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array handles and non-local exits

From: Neil Jerram
Subject: array handles and non-local exits
Date: Mon, 15 Sep 2008 22:17:04 +0200

2008/9/15 Ludovic Courtès <address@hidden>:
> "Neil Jerram" <address@hidden> writes:
>> Now, as it happens, the code doesn't actually implement what the
>> manual says, and in fact scm_array_handle_release() is currently a
>> no-op!  But I believe the manual's intention is sensible, so it think
>> I think we should commit this patch as-is for now, and raise a bug to
>> track the fact that the array/handle API isn't fully implemented.
>> What do you think?
> I'd prefer fixing the manual rather than `scm_array_get_handle ()',
> because (1) setting up a dynwind is "costly" (involves some consing),

Which implies that we should avoid it if not needed, which to me
implies that it makes sense to have it _inside_ the scm_array*
functions, because the implementation of those functions determines
whether it is needed.  (Currently it isn't needed, because the
functions don't actually perform any reservation.)

> and (2) I don't know of any other function that does a dynwind behind
> the scenes (IOW, let's not break the "rule of least surprise").

I think you're imagining a clear boundary here where there isn't one.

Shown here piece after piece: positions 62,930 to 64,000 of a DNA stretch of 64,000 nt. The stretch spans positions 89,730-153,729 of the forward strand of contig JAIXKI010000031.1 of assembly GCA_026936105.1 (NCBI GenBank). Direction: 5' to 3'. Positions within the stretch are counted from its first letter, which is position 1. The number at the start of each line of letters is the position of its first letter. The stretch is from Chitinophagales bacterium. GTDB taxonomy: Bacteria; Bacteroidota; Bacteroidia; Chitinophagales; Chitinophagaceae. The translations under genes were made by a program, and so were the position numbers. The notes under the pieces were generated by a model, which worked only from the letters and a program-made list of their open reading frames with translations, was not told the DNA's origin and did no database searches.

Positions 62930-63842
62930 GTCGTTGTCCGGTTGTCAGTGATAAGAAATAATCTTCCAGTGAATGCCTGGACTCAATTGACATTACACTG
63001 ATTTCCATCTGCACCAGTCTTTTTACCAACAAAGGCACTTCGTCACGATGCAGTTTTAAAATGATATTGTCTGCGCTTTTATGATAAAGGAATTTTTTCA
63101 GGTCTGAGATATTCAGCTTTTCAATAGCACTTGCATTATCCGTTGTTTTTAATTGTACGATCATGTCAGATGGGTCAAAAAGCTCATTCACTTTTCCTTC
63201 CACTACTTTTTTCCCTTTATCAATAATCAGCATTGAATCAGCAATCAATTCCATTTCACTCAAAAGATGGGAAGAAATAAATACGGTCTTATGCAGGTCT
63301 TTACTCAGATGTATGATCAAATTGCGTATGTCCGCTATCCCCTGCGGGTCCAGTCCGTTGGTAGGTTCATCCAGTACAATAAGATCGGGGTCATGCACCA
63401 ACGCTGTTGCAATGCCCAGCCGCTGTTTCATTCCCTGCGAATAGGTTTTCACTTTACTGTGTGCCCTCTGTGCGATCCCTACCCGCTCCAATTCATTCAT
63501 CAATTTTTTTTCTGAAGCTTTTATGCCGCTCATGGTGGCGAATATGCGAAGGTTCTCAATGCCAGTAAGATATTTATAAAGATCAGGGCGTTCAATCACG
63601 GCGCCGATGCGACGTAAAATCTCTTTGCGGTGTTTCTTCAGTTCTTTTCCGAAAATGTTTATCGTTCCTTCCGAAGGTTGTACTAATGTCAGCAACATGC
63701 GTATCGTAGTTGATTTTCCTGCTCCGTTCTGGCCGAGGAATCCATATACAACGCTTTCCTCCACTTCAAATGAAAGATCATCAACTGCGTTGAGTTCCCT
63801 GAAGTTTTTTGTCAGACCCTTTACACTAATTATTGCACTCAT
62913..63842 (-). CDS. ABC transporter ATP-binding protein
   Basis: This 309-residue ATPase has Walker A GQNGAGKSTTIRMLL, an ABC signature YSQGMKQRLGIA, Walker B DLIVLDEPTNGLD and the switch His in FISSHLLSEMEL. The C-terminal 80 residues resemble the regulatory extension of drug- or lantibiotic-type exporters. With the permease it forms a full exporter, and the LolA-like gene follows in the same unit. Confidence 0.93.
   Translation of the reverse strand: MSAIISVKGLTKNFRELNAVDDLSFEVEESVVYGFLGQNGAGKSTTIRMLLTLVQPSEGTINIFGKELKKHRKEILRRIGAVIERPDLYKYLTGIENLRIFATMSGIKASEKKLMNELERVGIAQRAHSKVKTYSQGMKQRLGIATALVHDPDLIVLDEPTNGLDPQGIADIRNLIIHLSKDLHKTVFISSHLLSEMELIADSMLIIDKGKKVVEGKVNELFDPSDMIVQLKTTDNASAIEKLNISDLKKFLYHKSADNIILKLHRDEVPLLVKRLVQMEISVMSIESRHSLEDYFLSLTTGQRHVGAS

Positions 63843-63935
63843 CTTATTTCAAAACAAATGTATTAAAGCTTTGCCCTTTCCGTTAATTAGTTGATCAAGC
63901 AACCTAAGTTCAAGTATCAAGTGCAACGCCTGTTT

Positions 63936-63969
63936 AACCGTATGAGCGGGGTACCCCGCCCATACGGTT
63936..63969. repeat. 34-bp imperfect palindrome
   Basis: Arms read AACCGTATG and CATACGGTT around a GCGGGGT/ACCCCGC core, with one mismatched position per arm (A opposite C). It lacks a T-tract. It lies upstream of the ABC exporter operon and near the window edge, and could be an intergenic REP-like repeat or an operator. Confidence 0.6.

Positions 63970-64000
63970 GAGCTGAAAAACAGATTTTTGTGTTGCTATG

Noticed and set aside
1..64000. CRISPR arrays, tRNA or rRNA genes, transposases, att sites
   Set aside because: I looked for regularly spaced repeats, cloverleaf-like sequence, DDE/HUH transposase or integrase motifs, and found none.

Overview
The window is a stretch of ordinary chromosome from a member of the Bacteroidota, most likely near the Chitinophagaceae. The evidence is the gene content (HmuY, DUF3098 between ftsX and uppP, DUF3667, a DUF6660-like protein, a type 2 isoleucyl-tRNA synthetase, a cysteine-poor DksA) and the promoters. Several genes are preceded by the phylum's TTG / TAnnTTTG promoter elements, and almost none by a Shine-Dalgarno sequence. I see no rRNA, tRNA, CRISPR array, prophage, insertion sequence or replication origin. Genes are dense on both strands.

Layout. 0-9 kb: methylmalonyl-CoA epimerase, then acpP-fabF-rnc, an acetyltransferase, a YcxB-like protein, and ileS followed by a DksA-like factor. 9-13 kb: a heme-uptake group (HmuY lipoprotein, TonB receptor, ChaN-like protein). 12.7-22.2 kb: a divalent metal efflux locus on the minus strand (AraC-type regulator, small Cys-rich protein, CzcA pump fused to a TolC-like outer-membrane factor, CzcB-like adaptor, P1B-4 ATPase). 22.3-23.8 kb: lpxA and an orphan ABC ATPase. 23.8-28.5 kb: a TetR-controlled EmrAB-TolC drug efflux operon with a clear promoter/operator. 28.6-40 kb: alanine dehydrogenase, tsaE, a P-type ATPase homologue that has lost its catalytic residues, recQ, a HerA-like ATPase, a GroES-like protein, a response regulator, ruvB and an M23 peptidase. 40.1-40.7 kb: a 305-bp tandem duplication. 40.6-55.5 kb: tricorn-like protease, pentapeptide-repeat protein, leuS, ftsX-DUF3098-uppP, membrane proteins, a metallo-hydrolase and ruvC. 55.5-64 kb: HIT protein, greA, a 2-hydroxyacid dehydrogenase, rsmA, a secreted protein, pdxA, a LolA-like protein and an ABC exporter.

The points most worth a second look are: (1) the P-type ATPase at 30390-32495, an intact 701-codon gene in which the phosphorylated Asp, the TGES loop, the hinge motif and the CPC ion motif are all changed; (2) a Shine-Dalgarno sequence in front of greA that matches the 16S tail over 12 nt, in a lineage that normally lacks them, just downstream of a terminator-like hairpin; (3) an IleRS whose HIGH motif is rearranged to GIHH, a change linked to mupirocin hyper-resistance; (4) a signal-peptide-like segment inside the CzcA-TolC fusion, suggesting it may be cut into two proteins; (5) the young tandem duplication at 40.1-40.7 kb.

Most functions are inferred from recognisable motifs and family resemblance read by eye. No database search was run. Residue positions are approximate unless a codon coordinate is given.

If needed, either the scm_dynwind would be inside
scm_array_get_handle, or it would be inside scm_uniform_vector_read.
Both of those are public libguile functions, so where's the

(It may also help to grep for scm_dynwind_begin, to see all current
uses; there are quite a few.)

> OTOH, it may be the case that people have been relied on the described
> behavior, in which case it would be wiser to fix `scm_array_get_handle ()'
> to conform to the manual...

Note that scm_array_get_handle can itself throw an error, and so can
the other APIs that return a handle to the caller.  That suggests to
me that the scm_dynwind* stuff might have to be implemented inside
these APIs - because otherwise it wouldn't be covering all the
possible non-local exits.

On the other hand, it might be that all of the error cases are just
wrong-type-args, and so don't really count.  I haven't checked them
all in detail yet.

One more observation: we should take care when adding occurrences of
scm_dynwind_begin (0) into code, because it prevents the enclosed code
from capturing its continuation, returning, and then calling the
continuation again later.  In this case, I wonder if there could be
practical soft port implementations that would want to do this.  (I
thought I had done it myself when writing (gui entry-port) for
guile-gui, but in fact that only uses a continuation as an escape
mechanism (i.e. for jumping back up the stack).)  On the other hand,
if we use scm_dynwind_begin (SCM_F_DYNWIND_REWINDABLE), to allow a
continuation to be called again from outside, that raises the question
of what happens if the array in question has changed since the
continuation was captured.

In summary, I think this is all quite tricky, and I don't have a good
answer yet!


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